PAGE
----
I was thinking that this was a good test to see if I should spend any more time on this, and I think the answer is yes!

These ducks have legs!

Photo by Chris Conners


Black Friday? No! F.A.T. Yes!

For the third year, our family entered in to the mad-crazy collaborative experiment that is  the Friday After Thanksgiving Chain Reaction at MIT in Cambridge. I think the main idea is to create, and not consume, and I love not only being there with my family creating, but also seeing the brilliant creations of everyone else.

As usual we weren’t super prepared (even th0ugh I spent most of the day on Thursday building) and spent almost till the last minute preparing and fixing, and our run wasn’t without the “Hand of God” helping it along, but it was fantastic!

I didn’t get very many pictures, but I’ll tell you about what we did.

The event is emceed by Arthur Ganson, artist in residence at MIT, and Mechanical genius. He has a whole room of his sculptures at the MIT museum, and it’s worth a trip just for that. He also generously helps people out, encouraging everyone, and builds the final link with some sort of theme. This year (the 14th) the theme was Sonnets, and his final piece dropped ostrich feathers one at a time with lines from a sonnet he wrote (it was beautiful!)

Each link is triggered either by a string pull or a golf ball entering your contraption. This year we decided to go for the additional challenge of the golf ball for the first time. We reused a ball run I made for last years event, and added an elevator for the ball made out of Knex.

Here’s the sequence:

  1. First the ball lands in a “chair” made out of Knex, and presses a Lego Mindstorms NXT touch sensor under it.
  2. This triggered the NXT to supply power to a short section of Lego 9V train.  The train steamed forward to…
  3. A brilliant Lego pneumatic switch mechanism design by our 11 year old neighbor and friend Jackson. This pneumatic contraption then fired his new high power laser pointer which….
  4. Popped a black balloon holding steel balls which
  5. Fell on a plate over a switch which triggered an Arduino controlled Silly String shooter. Getting to make this was some of the most fun. Before the event, I hooked it up to a motion sensor and surprised my kids with it. I got the idea while at Walgreens walking down the toy aisle. I thought, hey, I can probably rig a servo to spray that! Of course, googling it first, It’d been done! And cleverly too, so not one to reinvent the silly string shooter, I copied the design (though not the code…) Here’s the instructable that I used: by Instructables user Eric Kingston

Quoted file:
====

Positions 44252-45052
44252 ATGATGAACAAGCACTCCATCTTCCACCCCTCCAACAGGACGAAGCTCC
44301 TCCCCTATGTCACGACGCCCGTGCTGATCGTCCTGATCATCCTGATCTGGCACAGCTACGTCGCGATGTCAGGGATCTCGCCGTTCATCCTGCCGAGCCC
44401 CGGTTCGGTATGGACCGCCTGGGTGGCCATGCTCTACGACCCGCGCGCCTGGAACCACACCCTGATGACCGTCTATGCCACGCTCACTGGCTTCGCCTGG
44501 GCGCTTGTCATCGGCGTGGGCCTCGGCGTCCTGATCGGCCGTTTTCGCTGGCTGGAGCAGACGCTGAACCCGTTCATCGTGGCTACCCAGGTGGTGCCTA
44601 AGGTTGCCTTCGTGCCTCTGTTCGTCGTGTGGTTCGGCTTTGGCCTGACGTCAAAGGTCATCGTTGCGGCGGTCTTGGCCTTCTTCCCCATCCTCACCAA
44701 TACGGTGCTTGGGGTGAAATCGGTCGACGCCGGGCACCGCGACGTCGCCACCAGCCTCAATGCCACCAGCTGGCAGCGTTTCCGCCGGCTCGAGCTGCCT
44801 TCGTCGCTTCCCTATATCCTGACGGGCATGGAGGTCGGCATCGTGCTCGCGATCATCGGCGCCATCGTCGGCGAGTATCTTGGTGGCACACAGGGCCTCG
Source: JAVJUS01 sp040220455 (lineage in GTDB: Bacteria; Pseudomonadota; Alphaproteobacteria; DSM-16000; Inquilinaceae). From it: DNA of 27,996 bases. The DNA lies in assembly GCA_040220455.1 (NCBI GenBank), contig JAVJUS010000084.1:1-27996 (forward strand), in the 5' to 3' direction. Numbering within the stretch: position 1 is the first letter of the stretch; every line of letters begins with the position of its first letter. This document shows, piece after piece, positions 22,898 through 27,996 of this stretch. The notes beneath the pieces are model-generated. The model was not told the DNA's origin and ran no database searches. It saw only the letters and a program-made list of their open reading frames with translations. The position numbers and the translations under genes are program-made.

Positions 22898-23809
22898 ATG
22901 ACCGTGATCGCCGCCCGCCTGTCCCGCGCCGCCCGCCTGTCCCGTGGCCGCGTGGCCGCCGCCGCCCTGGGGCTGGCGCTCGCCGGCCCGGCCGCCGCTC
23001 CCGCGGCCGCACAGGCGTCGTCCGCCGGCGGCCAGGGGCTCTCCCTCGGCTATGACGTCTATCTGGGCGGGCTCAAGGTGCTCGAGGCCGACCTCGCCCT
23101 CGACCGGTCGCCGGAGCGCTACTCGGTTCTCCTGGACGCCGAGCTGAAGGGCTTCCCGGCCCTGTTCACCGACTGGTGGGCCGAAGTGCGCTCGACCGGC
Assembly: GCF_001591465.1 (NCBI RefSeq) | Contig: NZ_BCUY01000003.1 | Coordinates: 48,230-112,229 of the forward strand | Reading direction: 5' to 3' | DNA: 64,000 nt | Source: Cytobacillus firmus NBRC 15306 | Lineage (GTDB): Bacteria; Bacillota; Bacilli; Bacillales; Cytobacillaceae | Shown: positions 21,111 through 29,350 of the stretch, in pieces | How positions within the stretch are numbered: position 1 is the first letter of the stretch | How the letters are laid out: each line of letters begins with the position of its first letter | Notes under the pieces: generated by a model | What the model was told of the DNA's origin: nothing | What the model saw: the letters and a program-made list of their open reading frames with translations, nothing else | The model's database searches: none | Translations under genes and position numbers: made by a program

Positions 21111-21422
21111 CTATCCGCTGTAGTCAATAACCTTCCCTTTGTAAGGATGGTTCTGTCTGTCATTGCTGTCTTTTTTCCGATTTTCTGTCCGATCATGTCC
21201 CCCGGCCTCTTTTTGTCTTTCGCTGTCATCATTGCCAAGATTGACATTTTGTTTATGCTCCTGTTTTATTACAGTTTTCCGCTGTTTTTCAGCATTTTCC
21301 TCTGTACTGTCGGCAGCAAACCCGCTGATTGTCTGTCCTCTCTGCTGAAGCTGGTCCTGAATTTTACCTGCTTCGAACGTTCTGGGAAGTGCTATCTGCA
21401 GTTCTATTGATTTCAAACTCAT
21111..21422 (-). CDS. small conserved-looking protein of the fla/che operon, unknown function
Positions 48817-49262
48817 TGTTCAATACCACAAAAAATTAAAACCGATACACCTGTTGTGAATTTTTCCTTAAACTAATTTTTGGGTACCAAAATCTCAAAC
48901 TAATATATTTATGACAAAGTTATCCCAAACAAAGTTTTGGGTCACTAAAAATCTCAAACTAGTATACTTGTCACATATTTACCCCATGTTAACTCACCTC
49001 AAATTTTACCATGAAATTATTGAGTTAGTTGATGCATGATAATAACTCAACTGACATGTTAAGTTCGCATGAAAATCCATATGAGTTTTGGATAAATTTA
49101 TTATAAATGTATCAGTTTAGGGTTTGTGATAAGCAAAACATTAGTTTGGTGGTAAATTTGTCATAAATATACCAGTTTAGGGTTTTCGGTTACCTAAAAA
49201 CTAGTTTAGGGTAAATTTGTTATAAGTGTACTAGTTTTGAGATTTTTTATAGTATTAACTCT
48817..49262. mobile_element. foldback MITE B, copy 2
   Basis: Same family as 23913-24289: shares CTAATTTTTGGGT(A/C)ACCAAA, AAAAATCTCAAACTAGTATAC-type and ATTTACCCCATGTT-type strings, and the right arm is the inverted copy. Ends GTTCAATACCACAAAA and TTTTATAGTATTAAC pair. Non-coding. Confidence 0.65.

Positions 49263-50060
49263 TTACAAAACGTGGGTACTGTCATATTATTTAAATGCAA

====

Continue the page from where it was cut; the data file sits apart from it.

6. The silly string sprayed onto a paper plate (decorated as a target by Charlotte!) which pressed a microswitch that triggered another Arduino that used an Adafruit motorshield to run a KNex motor which I spliced into to run the winder to lift the golf ball. I use this shield a lot, for whenever I want to make some scavenged motor move something. For example I once built stuff from cd-rom drives for the kids to interact with in their classroom. Very handy.
    When the golf ball reached the top…
  7. The same Arduino started spelling out a message on the super bright 8×8 LED panel from Modern Device that I picked up at Maker Faire in Rhode Island. It scrolled FAT.. This board has a fabulous library, is super bright, and really easy to use.
  8. The golf ball rolled down several ramps to a makeshift ramp between tables and on to the next table.

Our neighbors contraptions put ours to shame, both in terms of mechanical cleverness and overall finish. The one before us was an elaborate mechanism that shuttled brightly colored golf balls along a track to fall into a bucket, the weight of which eventually powered a putter to put the travel ball on to our section.

I encourage everyone to come and to build! It happens every year, and it doesn’t take much to participate (some links are little more than domino runs) and it certainly gets you away from the shopping crowds into a much better crowd!

Afterwards, we hung out in the empty gym and flew our new Air Swimmer (which I highly recommend!)